Instagram pulls a Twitter, announces “optimized” non-chronological feed

How do you like to get your mobile content? Are you of the “give it all, moar, moar, moar” variety, or do you prefer a more curated “show me the highlights” approach? A growing number of popular social platforms have been turning to the latter approach, and earlier this year we saw Twitter move past its existing chronologically sorted feed to begin giving users the option to see the “best” tweets from accounts they follow first. Now Instagram is getting in on the same action, announcing its own “optimized” feed experience.

Instagram’s logic is much the same as Twitter’s: users tend to follow a lot of accounts these days, and there’s just so much content out there that it can be difficult to view it all – so why risk missing out on the good stuff? If the service can identify the posts you’re most likely to enjoy, and preferentially show them to you, that should be a good thing, right?

Well, for some users, sure, but like we said – there are always going to be those people who want an unfiltered stream of all the content they choose.

What’s unclear at the moment is if Instagram intends to give users the same sort of opt-out option that Twitter did – for now, all the company is saying is that it’s “going to take time to get this right and listen to your feedback along the way.”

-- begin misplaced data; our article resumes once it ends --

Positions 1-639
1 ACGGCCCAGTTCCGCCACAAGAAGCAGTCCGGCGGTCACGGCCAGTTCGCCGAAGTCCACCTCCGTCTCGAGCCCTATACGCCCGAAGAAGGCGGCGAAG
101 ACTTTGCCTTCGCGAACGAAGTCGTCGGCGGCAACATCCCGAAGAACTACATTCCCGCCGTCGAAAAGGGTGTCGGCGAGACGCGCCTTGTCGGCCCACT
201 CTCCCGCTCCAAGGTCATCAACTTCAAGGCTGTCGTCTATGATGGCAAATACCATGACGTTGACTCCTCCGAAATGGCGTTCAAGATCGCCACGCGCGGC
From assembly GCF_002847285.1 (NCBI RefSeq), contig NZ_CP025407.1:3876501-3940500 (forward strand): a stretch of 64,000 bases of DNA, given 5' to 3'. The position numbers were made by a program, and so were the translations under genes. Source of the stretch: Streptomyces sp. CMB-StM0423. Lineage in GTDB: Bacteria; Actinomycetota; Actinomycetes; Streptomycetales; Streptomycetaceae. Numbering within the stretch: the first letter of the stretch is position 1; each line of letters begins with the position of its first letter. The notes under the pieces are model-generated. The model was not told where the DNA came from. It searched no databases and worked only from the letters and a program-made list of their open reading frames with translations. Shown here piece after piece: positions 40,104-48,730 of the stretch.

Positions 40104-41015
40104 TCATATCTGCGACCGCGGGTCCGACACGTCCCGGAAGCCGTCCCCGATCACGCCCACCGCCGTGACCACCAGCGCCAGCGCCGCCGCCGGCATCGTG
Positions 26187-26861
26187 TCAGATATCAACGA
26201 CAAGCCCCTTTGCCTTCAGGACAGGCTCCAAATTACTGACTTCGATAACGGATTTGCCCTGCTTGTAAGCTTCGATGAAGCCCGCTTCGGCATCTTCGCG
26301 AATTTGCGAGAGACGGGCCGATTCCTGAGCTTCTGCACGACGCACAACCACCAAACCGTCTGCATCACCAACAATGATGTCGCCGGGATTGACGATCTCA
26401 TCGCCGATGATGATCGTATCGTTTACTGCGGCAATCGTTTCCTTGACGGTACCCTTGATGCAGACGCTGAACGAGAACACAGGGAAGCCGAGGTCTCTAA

And while Instagram clarifies that it initially intends to only play with the order of posts, and that you’ll still see all of them, its language seems to suggest that it’s already thinking about doing something different in the long term, and these “optimized” feeds may simply stop displaying less popular content at some point in the future. For now, that fear may be getting ahead of ourselves, but we’ll still be keeping a close eye on how Instagram implements these changes.

Source: Instagram

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About The Author
Stephen Schenck
Stephen has been writing about electronics since 2008, which only serves to frustrate him that he waited so long to combine his love of gadgets and his degree in writing. In his spare time, he collects console and arcade game hardware, is a motorcycle enthusiast, and enjoys trapping blue crabs. Stephen's first mobile device was a 624 MHz Dell Axim X30, which he's convinced is still a viable platform. Stephen longs for a market where phones are sold independently of service, and bandwidth is cheap and plentiful; he's not holding his breath. In the meantime, he devours smartphone news and tries to sort out the juicy bits Read more about Stephen Schenck!